Council Chooses a New Member In Unanimous Vote


L to R: Lily D'Amato, Councilman Chris D'Amato, Mayor Ray Grabowski, City Clerk Nancy Ferrigno

Clifton’s City Council met for their first meeting of February, where choosing a seventh councilor was an eagerly anticipated agenda item and the first action item of the night. By state statute, the council only has a short window of 30 days in which to make a decision when there is a vacancy. While there is no obligation for the council to go to the eighth-place vote-getter in appointing someone to fill that spot, it was an expected outcome for many after the uproar when that tradition was challenged in choosing the new mayor. Councilman Bill Gibson had previously shared that he thought it was “the right thing” to do and Councilman Joe Kolodziej had also indicated that he intended to vote for the person who had come in eighth place in the November 2022 election. That person was Chris D’Amato.

In the Facebook group Clifton News and Community, residents who commented on the issue were united in hoping that D’Amato would be appointed. “I would like to see the City Council unanimously appoint the 8th place finisher in the council election, Chris D'Amato, to the vacant council seat and avoid what happened in appointing the mayor,” said James Vester.

Samantha Bassford, who often attends City Council and Board of Education meetings as a concerned and involved citizen said, “I am hoping to see a seat filled as our council needs a council member present and not just an empty seat…If they choose to pick someone for the seat it should go to a person who ran for council and ranked higher [in the votes earned]. If they are really in tune with the people of this city, this has been the loud feedback in most spaces.”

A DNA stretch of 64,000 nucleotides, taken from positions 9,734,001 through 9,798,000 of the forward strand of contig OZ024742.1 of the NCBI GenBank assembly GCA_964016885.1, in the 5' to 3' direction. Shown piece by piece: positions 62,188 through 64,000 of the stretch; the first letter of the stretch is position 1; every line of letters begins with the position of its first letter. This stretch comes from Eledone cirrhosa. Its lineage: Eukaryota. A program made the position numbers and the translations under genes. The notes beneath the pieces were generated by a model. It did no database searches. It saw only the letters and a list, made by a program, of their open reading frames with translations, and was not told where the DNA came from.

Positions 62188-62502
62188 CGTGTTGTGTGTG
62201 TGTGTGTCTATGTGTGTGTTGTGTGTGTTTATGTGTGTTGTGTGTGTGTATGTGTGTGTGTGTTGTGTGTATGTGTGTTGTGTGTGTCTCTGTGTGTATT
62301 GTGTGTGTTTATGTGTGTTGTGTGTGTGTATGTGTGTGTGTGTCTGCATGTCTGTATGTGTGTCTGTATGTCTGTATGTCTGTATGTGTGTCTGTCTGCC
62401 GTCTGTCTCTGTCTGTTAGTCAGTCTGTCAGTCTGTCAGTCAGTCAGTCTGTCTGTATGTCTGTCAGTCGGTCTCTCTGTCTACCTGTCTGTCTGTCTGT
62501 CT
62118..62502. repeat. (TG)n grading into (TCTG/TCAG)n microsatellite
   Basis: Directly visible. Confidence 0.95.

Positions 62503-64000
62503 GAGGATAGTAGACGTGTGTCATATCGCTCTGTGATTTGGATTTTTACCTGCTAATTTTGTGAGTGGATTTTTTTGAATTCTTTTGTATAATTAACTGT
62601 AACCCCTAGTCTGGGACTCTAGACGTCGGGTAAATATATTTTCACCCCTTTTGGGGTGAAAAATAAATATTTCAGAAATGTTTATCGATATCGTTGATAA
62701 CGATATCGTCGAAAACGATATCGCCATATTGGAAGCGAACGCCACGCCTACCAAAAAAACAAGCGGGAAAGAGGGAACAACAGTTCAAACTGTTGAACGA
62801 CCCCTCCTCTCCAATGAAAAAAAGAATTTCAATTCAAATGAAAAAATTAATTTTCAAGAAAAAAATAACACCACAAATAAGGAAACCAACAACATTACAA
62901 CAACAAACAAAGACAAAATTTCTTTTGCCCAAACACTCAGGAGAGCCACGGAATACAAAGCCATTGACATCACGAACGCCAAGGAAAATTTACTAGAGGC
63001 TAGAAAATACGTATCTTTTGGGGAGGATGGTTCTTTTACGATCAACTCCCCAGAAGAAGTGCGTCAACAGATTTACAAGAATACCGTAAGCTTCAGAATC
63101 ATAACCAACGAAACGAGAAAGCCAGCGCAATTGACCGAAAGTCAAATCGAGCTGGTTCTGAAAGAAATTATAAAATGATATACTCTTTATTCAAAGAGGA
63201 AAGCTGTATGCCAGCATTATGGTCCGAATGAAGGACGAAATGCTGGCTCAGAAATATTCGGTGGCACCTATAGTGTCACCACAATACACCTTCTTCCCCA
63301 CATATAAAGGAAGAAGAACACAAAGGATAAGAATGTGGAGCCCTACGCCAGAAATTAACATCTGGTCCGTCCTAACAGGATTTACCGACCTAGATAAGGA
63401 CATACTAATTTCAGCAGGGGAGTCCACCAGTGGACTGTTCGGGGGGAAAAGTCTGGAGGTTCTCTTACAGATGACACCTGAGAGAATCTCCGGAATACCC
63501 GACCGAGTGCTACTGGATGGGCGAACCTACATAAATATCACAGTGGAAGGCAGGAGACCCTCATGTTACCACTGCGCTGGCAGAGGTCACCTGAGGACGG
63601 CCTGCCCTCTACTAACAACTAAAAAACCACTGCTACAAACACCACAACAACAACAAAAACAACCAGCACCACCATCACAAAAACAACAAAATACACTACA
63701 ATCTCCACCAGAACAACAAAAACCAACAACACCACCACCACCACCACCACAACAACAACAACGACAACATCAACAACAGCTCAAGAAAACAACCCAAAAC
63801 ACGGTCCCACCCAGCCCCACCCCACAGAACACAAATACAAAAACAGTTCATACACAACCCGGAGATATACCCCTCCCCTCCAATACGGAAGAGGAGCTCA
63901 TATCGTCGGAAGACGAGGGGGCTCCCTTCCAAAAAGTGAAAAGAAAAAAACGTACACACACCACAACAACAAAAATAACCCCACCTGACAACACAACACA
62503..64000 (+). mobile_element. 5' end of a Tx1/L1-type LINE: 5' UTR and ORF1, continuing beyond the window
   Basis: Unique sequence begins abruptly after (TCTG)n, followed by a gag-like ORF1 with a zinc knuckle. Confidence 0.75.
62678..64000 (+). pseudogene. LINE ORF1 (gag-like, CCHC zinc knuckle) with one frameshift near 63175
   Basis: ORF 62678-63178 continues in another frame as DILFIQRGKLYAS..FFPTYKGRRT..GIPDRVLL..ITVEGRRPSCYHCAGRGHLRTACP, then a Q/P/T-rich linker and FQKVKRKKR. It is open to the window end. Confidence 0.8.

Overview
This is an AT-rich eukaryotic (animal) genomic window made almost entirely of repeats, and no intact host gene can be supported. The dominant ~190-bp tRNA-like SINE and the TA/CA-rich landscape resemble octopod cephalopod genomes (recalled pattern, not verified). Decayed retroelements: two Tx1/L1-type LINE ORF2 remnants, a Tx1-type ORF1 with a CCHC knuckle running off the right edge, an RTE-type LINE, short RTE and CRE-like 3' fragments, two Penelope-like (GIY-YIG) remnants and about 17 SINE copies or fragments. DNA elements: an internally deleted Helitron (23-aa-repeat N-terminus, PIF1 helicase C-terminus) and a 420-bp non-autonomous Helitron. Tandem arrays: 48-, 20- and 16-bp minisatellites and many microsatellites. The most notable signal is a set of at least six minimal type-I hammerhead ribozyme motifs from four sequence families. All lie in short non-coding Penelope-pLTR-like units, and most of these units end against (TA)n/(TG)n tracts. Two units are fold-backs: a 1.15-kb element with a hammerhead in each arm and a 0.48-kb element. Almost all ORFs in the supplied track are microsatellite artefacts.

Tuesday’s meeting saw a larger-than-typical turnout for the 6:30 work session, with some dressed in Clifton’s maroon and gray to indicate their support for D’Amato, who was in attendance with wife Lily.

Chris and Lily D'Amato

Following a hearing for Agave’s application for an entertainment license*, the council turned to the first action item on the agenda. Councilman Bill Gibson motioned to appoint Chris D’Amato to fill Lauren Murphy’s seat. There were no other nominees and the motion was quickly seconded and approved by unanimous vote. Immediately after, D’Amato was administered the oath of office with his wife at his side and he joined his colleagues at the table for his first meeting.

Leading up to Tuesday night’s meeting, D’Amato said that he wished that the process of choosing a new councilor allowed for more time. “While I’m grateful for this opportunity and I think it’s important that the business of the city be addressed in a timely fashion, Lauren meant a lot to a lot of people and I don’t know that everybody feels closure on that yet. That hangs over me,” he said, “but I’m hopeful that good work is going to get done now.”

Although rumors swirled about some former candidates vying for the appointment, D’Amato stayed quiet in the weeks leading up to this night. He said that he refused to respond to Murphy’s tragic passing with more politicking. “I campaigned in 2022,” he said. “That was my pitch to Clifton.”

D’Amato will be thrown in headfirst, with no time to learn the ropes before he’ll need to navigate them. The next budget meeting is coming up in just one week and he knows that it is the single most important and urgent matter before him as the newest councilor. “It’s a tough budget,” he said, “I have questions I want to ask. I want to hear what our Chief Financial Officer has to say.”